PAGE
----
Despite IRS Efforts, Backlog of Forms 941 to Continue Into 2023
Written by Complete Payroll
In December, the Treasury Inspector General for Tax Administration (TIGA) issued a report claiming that despite IRS efforts, a backlog of tax returns and other account work is expected to continue into 2023—including the quarterly federal employment tax Form 941.
Current State of the Form 941 Backlog
According to the IRS website, the Service had 7,770,000 unprocessed Forms 941 as of December 14, 2022. The IRS has advised that e-filers who received an acknowledgment of the delay only need to take further action if they are sent a request asking for additional information. Forms 941 are being processed in the order they were received, and the IRS cautions against filing a second return.
Form 941-X also has a backlog. The total inventory of unprocessed Forms 941-X as of December 14, 2022, was approximately 347,000. The Service explains that some forms cannot be processed until the initial related Forms 941 are processed. While not all of these returns involve a COVID credit, the inventory is being handled at two sites (Cincinnati and Ogden) that have trained staff to process possible COVID-19 tax credits.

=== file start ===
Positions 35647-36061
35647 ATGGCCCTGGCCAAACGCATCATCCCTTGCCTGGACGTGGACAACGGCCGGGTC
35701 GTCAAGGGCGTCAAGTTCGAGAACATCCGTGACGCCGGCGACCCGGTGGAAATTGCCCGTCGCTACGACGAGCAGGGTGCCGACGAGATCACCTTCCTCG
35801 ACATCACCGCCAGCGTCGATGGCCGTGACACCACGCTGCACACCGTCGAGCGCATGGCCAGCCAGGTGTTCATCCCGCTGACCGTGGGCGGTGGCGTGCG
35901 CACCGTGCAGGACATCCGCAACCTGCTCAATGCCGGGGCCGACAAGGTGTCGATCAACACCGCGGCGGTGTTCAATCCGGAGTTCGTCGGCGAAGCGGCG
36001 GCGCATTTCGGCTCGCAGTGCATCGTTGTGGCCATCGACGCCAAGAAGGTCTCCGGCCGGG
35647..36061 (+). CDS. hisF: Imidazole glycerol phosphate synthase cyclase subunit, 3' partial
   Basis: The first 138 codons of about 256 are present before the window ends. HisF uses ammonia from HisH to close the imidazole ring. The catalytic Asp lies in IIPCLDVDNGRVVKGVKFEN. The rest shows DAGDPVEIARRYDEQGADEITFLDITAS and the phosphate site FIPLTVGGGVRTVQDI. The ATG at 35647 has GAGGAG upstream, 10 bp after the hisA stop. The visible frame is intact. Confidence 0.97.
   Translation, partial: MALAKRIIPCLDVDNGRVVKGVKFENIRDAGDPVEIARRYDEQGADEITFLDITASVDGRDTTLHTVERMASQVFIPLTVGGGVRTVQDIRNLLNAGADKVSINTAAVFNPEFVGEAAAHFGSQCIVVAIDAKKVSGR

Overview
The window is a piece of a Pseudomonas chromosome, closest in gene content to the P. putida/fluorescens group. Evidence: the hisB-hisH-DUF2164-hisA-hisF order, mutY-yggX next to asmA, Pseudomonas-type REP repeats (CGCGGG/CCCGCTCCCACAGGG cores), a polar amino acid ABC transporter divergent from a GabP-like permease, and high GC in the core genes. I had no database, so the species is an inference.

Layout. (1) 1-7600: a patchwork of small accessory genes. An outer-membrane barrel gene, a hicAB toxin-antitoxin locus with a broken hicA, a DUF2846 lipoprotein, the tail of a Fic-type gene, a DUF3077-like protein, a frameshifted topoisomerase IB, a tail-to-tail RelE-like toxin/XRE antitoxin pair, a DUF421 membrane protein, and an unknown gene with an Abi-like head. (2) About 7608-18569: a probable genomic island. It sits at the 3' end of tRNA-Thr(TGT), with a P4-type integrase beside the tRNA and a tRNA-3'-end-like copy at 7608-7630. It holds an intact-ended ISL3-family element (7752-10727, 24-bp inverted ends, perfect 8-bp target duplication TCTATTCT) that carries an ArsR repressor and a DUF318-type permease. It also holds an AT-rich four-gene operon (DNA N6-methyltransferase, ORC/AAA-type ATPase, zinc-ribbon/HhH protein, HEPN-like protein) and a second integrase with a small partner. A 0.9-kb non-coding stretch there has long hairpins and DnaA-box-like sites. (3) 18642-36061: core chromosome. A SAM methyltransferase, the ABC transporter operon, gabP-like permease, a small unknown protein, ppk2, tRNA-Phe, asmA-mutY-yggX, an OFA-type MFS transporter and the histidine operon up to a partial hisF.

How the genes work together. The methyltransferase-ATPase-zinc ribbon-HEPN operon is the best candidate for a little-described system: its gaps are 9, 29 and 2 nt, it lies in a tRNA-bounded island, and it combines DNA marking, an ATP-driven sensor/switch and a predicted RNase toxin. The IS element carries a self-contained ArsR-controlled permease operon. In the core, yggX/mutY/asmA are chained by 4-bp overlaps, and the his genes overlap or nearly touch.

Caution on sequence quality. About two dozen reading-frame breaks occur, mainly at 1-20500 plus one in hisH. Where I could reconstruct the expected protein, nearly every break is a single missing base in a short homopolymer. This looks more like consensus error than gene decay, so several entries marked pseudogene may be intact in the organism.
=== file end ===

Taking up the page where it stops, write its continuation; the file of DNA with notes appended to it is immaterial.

Why is the Backlog Occurring?
TIGA previously reported that at the end of 2021, a significant backlog of inventories associated with the 2021 filing season remained as a result of the backup that occurred due to the COVID-19 pandemic. TIGA further reported that substantial hiring shortfalls and a lack of employees needed to fill IRS Tax Processing Center positions have continued to hamper the Service’s efforts to address backlog inventories.
What Are the Current Plans to Address the Backlog?
On March 10, 2022, the IRS announced its plans to address the continuing backlog of tax returns and other account work during the 2022 filing season. During the 2022 season, the IRS did take several steps to address staffing needs at the Tax Processing Centers and Accounts Management function, including gaining approval for 5,000 new hires.
The IRS also set a goal to reach healthy inventory levels by the end of 2022. To do so, the IRS developed an inventory tracker in April 2022 that would help them evaluate weekly inventory levels to monitor progress toward its goal.
However, despite efforts, the backlog is expected to continue into 2023. TIGA states that although these efforts have resulted in an increase in productivity levels, its assessment of the remaining inventory indicates that the IRS will only meet some of its goals by the end of 2022.
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